Turkoglu raising game to new heights   

Updated: December 14, 2007, 6:09 PM ET

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There are lots of reasons for the Orlando Magic's surprising hold on first place in the NBA's Southeast Division:

(A) I predicted them to finish first in the Southeast.
(B) Dwight Howard, the leading All-Star vote-getter in the Eastern Conference, has been unbelievably dominant, averaging 23.0 points and 15.1 rebounds per game.
(C) Stan Van Gundy is who we thought he was: a good coach who got ousted from the Miami Heat because Pat Riley wanted to show he could win an NBA title without Magic Johnson.
(D) New addition Rashard Lewis has played like he's worth his $118 million contract.
(E) Strategically placed proton packs nullified the Curse of Shaq.

But here's another reason for the Magic resurgence that deserves serious consideration: Hedo Turkoglu, Turkey's first NBA player, is the team's MVP.

Check the numbers if you're in disbelief. Turkoglu, a crafty, sharp-shooting swingman, is averaging a career-best 18.3 points per game and enjoying relevancy he hasn't had since he served as an X-factor on those Sacramento Kings teams that kept bumping into the Los Angeles Lakers.

No disrespect to Howard, who is the team's best player, its superstar and franchise. But the 6-foot-10 Turkoglu is the Magic's most versatile player. "Turk" is third on the team in scoring, is second in assists and rebounds, and is shooting 36 percent from 3-point range.

Hedo Turkoglu

D. Clarke Evans/Getty Images

Turkoglu is scoring a career-high 18.3 points per game and is second on the Magic in rebounds and assists.

"People always know me as a good shooter," Turkoglu said. "I just don't want to be seen as a good shooter. I want to be seen as a complete guy."

Even though the Magic currently find themselves in a bit of a slide -- a season-high three-game losing streak heading into Friday's game at Charlotte (ESPN, 8 p.m. ET) -- it's hard not to be impressed with the way Orlando has played through 23 games.

The Magic's 16-4 start tied the best start in franchise history and caused some to wonder if this Orlando team is as good as the Shaquille O'Neal-led squad that appeared in the 1995 NBA Finals. Sure, it seems frighteningly premature, but you wouldn't be crazy for considering this the best team Orlando has fielded since Shaq left for Los Angeles in '96. Since then, the Magic have suffered through a number of failed experiments that stunted the franchise. The Tracy McGrady-Grant Hill show never materialized because of Hill's numerous ankle problems. Steve Francis was largely a bust. Former first-round draft pick Fran Vazquez, whom the Magic selected 11th overall in 2005, never showed up to begin any type of era. Billy Donovan, the state's golden boy, showed up -- but for just one day before deciding he would rather remain with the Florida Gators. The city has been hailed as a great place for sports figures to live, just not play.

It's early, but this team is helping Orlando separate itself from being a frowned-upon destination. These players also represent the best chance Orlando has had to win its first playoff series since Shaq left.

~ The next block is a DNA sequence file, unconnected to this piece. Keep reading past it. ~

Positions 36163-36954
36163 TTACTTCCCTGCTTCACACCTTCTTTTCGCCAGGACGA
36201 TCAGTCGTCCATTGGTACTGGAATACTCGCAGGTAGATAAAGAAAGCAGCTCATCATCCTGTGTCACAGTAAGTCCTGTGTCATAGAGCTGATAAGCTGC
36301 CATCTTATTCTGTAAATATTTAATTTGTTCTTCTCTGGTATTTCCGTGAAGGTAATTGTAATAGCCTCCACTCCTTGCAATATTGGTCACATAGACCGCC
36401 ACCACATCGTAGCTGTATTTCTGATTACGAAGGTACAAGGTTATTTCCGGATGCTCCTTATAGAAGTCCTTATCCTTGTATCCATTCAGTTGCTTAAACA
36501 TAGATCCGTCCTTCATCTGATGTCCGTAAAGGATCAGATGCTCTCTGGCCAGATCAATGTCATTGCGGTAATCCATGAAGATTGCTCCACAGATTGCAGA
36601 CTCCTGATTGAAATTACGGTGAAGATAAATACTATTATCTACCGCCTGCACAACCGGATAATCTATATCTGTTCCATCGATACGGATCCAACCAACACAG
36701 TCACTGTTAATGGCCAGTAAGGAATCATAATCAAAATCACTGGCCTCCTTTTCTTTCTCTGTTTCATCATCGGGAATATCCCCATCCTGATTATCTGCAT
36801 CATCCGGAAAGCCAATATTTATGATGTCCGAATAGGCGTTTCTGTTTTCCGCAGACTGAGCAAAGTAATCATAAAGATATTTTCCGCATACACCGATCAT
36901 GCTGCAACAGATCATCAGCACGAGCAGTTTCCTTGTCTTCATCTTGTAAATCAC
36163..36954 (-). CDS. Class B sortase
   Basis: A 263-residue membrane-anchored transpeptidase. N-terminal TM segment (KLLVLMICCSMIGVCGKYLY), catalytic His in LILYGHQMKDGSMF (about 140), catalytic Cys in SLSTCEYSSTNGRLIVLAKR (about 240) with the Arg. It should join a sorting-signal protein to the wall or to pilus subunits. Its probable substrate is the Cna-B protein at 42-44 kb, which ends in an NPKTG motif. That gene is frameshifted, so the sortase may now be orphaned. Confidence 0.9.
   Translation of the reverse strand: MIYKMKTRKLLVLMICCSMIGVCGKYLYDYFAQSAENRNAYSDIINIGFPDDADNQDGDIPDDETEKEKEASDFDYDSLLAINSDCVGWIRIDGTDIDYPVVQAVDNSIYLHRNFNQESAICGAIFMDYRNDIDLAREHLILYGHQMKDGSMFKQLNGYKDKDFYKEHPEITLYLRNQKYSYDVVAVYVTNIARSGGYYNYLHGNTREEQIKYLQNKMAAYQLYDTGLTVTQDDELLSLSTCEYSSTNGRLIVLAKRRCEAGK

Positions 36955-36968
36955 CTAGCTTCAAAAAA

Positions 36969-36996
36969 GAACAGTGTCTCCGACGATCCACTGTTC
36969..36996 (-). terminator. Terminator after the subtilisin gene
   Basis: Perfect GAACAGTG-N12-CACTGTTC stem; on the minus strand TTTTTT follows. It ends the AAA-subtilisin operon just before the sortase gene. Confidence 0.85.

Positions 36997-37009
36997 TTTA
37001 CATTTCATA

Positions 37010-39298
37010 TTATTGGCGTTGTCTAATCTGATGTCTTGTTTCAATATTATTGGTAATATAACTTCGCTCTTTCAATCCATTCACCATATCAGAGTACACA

"We're not saying we're just going to make the playoffs," Turkoglu said. "We want to make the Finals. Right now, everybody's expectations is so high. We have a goal, and we're going to fight for that. We're going to take every game seriously and get as many wins as we can."

That last statement might smack of the obvious, but the Magic and Turk both have struggled to earn high marks in consistency. Last season, the Magic got off to a strong start (14-6 through 20 games), but they faded and finished a disappointing 40-42. They barely lasted long enough in the playoffs to get the wrinkles out of their jerseys, getting swept by the Detroit Pistons in the first round.

"We kind of really didn't have much real experience when we got there," Turkoglu said. "We had guys who hadn't been there before. They didn't know what was going on. I think being swept by Detroit brought everyone together. The commitment we made this year started from last year. Everybody had a better summer, better preparation mentally. We can see that now. We have a new coach and new guys, and we've put it all together."

Fairly or not, Turk previously was branded as a soft player, a typical tag on a European player. He also was known as someone who would be great one month but bad the next. He seems to have shed both labels this season.

"Having a good summer with the (Turkey) national team helped me out," said Turk, who is in his eighth season in the NBA. "In the fourth quarter, my teammates look for me, and they're making me make those shots. I want to get better every year, help the team as much as I can. There is no limit to what I can do for this team. I think I'm doing OK. That's the thing about me: I'm not satisfied yet. I want to keep it up for 82 games. I don't want 20 games unbelievably good, 20 games where I'm down."

There seems to be less fear this season of a Magic collapse or Turkoglu morphing back into old stereotypes. With Lewis' and Howard's presence giving Turkoglu boundless opportunities to showcase his game, his effectiveness should be stable.

"We are all committed," he said. "We set our goals really high this year, and hopefully, we're on the way right now."

Page 2 columnist Jemele Hill can be reached at jemeleespn@gmail.com.


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